In Guernsey, as in the United Kingdom, there is a relatively quick and easy process for restoring companies to the Register of Companies when they have been struck off and dissolved.

When may companies be struck off the Register of Companies?

A company can be struck off the Register of Companies where:

  • the registrar has declared the company to be defunct (ie, it is not carrying on business or is not in operation);
  • the company has defaulted (ie, it has failed to deliver an annual validation, has no resident agent or registered office or has persistently contravened the Companies (Guernsey) Law 2008 (Companies Law) (as amended)); or
  • the company has voluntarily applied to be struck off pursuant to an application made by the company.

Application for restoration

An application for restoration to the Register of Companies can be made to the court pursuant to Part XX of the Companies Law by the following parties:

  • the company;
  • a director of the company;
  • a member of the company;
  • the Guernsey Financial Services Commission (GFSC) (in respect of a regulated company);
  • a creditor of the company; and
  • any other person with sufficient interest in making the application

An application can be made to the Non-contentious Court, which sits on a Tuesday. The matter will then be dealt with 'on the papers' and no physical court attendance is usually required. However, if a party is likely to oppose the application to restore, an application should be made to the Ordinary Court and court attendance will be required. Any application must be accompanied by an affidavit detailing the reasons why the company was struck off and why it needs to be restored.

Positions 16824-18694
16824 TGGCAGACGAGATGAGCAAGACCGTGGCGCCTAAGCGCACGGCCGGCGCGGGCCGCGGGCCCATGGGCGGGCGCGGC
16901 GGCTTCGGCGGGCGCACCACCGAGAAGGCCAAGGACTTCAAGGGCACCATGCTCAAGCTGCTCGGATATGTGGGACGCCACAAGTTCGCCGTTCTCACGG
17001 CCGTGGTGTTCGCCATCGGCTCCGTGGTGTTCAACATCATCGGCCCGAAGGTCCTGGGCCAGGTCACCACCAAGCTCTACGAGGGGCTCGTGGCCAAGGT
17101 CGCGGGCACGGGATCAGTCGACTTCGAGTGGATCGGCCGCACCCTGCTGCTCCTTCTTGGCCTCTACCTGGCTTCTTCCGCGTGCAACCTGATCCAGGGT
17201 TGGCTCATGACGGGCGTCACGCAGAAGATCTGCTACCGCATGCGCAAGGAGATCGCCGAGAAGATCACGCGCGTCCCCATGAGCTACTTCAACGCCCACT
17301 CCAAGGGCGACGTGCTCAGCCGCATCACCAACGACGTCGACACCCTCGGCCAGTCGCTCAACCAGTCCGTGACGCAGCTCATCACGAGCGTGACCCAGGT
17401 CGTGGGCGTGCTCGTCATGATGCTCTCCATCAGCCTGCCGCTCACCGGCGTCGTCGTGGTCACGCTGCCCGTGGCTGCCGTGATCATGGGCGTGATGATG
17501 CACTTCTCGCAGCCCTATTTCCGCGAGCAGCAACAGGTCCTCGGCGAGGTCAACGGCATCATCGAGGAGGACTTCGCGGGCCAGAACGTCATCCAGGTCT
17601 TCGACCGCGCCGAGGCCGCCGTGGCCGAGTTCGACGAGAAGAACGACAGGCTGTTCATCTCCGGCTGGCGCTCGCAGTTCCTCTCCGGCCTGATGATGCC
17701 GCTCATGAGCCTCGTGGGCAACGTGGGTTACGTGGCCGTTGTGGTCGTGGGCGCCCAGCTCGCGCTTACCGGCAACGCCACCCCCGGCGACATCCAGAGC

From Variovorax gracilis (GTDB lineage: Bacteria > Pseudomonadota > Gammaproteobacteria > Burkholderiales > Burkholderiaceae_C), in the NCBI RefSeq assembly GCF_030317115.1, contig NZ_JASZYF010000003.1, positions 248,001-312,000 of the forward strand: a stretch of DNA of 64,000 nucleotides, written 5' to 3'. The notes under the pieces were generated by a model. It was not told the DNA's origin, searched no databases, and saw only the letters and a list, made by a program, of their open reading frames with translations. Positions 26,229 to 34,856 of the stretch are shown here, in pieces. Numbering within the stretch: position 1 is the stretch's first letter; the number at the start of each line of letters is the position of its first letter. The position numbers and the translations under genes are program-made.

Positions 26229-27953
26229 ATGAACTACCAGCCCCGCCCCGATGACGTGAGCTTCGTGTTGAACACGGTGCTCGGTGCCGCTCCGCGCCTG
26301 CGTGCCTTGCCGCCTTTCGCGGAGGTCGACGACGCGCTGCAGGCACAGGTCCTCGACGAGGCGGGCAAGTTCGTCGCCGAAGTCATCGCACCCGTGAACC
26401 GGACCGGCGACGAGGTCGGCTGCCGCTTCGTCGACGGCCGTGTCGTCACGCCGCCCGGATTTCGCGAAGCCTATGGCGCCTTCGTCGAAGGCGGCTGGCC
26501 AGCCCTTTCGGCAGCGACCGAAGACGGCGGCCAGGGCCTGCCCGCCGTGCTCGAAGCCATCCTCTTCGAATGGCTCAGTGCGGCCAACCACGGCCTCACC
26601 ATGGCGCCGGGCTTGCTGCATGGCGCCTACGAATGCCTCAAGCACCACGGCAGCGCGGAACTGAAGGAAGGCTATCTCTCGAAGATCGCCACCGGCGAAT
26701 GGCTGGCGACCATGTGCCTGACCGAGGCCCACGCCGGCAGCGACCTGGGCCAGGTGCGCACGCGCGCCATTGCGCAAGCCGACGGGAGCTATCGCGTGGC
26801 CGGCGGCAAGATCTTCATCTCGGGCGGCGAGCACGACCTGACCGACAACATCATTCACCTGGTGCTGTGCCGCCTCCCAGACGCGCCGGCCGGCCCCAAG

Notice of a proposed application for restoration is provided to:

  • Her Majesty's receiver general;
  • Her Majesty's procureur; and
  • the registrar at the Guernsey Registry.

If the entity is regulated or supervised by the GFSC, the GFSC must also be notified.

This notification allows for any comments or objection to be made to the restoration application. If any company fees are outstanding, payment will need to be arranged before the company can be restored. It is also important that written consent is obtained from any former directors who will continue as directors upon a restoration application being granted. Provided that no issues are raised, the application can then be made at the next sitting of the Non-contentious Court.

In certain circumstances (ie, where the company was struck off in error, in circumstances where it should not have been), an application can be made straight to the registrar under Section 371(10) of the Companies Law and an application to court is not required.

What will the court consider when deciding an application?

The court will have regard to the following:

  • whether the company satisfies the solvency test upon restoration (except where the application is made by a creditor);
  • whether, in the case of a company that was voluntarily or compulsorily wound up, any person who was a liquidator prior to the dissolution consents to be a liquidator if the company is restored;
  • whether the persons who were directors when the company was struck off consent to being directors should a restoration application be granted;
  • the circumstances in which the company was struck off or dissolved;
  • whether there was a persistent or gross violation of the Companies Law;
  • whether the company was used for fraudulent purposes;
  • whether the reputation of the Bailiwick of Guernsey as a financial centre would be jeopardised as a result of the restoration of the company; and
  • whether it is just to restore the company to the register.

This information will all be covered in an affidavit supporting the application referred to above.